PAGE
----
What Are the Four Ds in Medical Malpractice?


Medical malpractice suits occur when someone believes he has suffered a physical or psychological injury because of the misconduct, error or incompetence of a health-care professional such as a physician, nurse or psychiatrist. Examples include surgical errors, injuries sustained to a child during birth and misdiagnosis. Four elements are needed for a successful malpractice suit.


The first element is that the health-care professional had a duty to you as a patient. This means that you must have had a client relationship with the health-care professional -- usually a physician -- before the incident or event that caused you to file the malpractice suit. The physician-client relationship begins as soon as you visit a physician and he starts treating you. At that moment, the physician has a duty to provide you with a standard of care established by the medical profession.


The second element you must prove is dereliction, which means the physician breached his duty to you by not adhering to the standards of his profession. Proving this element can be tricky because differing standards exist for health-care professionals. For example, a nurse would not be privy to areas of knowledge that a surgeon would have. However, your burden is to prove that the breach occurred within the expected knowledge of the particular health-care professional, whether it be a physician, anesthesiologist or nurse.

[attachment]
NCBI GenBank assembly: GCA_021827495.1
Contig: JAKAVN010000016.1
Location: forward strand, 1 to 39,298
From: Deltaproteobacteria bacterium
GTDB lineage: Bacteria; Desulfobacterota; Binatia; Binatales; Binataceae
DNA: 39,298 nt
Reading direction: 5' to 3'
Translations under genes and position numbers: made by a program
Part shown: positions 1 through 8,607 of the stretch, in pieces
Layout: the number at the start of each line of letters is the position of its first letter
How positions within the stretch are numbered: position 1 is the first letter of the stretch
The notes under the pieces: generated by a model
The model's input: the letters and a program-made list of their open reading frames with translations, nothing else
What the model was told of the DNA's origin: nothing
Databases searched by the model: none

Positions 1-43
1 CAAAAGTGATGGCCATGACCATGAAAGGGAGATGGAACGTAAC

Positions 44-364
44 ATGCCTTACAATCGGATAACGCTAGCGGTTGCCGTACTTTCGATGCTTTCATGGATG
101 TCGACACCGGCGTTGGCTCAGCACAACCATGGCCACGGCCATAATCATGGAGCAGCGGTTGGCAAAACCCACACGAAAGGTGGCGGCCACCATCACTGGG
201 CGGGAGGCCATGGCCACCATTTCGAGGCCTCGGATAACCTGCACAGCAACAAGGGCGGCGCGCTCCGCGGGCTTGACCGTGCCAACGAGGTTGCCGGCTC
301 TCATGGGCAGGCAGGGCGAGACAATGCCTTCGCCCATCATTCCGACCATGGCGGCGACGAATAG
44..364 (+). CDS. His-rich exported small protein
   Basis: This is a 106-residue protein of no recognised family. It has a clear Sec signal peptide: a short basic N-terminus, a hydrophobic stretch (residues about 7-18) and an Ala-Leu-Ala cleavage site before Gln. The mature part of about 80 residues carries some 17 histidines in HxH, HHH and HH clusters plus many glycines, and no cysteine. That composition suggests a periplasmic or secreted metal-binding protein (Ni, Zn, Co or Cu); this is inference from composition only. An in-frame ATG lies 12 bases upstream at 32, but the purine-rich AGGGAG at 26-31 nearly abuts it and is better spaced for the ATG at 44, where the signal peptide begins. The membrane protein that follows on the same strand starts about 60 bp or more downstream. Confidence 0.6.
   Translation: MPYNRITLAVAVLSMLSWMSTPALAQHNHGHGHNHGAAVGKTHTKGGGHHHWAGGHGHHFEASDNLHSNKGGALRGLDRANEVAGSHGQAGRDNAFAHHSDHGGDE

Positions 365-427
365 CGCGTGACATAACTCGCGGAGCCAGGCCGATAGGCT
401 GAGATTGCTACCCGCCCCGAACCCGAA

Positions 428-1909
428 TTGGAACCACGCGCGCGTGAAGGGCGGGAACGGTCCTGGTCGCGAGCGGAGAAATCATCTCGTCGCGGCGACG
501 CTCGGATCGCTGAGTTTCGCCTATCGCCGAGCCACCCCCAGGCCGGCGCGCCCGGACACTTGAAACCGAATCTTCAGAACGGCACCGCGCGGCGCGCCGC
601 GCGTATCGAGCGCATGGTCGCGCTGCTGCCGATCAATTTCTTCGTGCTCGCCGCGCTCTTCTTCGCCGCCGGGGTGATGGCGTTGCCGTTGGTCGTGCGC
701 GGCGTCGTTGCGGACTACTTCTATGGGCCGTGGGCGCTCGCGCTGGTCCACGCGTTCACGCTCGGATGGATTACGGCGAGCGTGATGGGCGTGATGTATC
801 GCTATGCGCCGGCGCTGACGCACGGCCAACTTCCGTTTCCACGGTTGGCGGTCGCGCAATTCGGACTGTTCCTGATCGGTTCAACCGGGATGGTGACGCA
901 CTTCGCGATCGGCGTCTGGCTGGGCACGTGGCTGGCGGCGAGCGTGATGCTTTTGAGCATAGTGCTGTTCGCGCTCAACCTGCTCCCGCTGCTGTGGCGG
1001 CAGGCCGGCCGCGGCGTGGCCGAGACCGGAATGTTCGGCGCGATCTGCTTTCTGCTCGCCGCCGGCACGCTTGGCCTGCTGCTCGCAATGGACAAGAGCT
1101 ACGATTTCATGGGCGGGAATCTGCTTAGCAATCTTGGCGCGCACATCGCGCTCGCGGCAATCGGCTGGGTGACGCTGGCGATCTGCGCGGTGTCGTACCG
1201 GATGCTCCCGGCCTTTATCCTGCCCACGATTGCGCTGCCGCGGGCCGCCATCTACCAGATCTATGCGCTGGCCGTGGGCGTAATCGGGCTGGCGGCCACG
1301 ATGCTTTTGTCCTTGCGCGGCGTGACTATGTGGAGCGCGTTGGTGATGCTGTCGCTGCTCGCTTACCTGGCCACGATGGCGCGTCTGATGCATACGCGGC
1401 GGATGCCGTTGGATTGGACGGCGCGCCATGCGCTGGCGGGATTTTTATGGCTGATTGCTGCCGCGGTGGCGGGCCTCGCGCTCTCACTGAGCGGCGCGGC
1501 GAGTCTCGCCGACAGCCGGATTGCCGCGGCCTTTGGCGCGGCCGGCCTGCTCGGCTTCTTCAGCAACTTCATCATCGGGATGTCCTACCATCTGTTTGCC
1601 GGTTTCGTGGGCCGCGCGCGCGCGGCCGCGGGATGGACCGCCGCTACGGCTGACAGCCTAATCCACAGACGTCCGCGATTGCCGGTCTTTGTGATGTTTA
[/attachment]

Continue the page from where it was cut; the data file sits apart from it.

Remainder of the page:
Direct Causation

The third element you must prove is that the physician's dereliction of duty was a direct cause of the injury you suffered. This can also be difficult to prove because a number of things can go wrong during a surgical procedure or while you are undergoing treatment that is not the fault of a health-care professional. For example, a physician may prescribe medication that causes an allergic reaction that you never experienced before. Your malpractice suit would have to prove that the physician knew you would suffer this adverse reaction even though you did not have a prior allergy.


The last element you have to prove in a medical malpractice suit is damage, which is distinct from injury. Damage is a quantifiable loss you suffered as a direct result of the physician's misconduct. For example, if you feel a surgery was botched, and as a result you can no longer physically perform your regular job, your lost wages and benefits would be classified as damages. Other damages include additional medical expenses and physical suffering. Harder to prove are psychological damages, such as those that result from the alleged misconduct of a psychiatrist.

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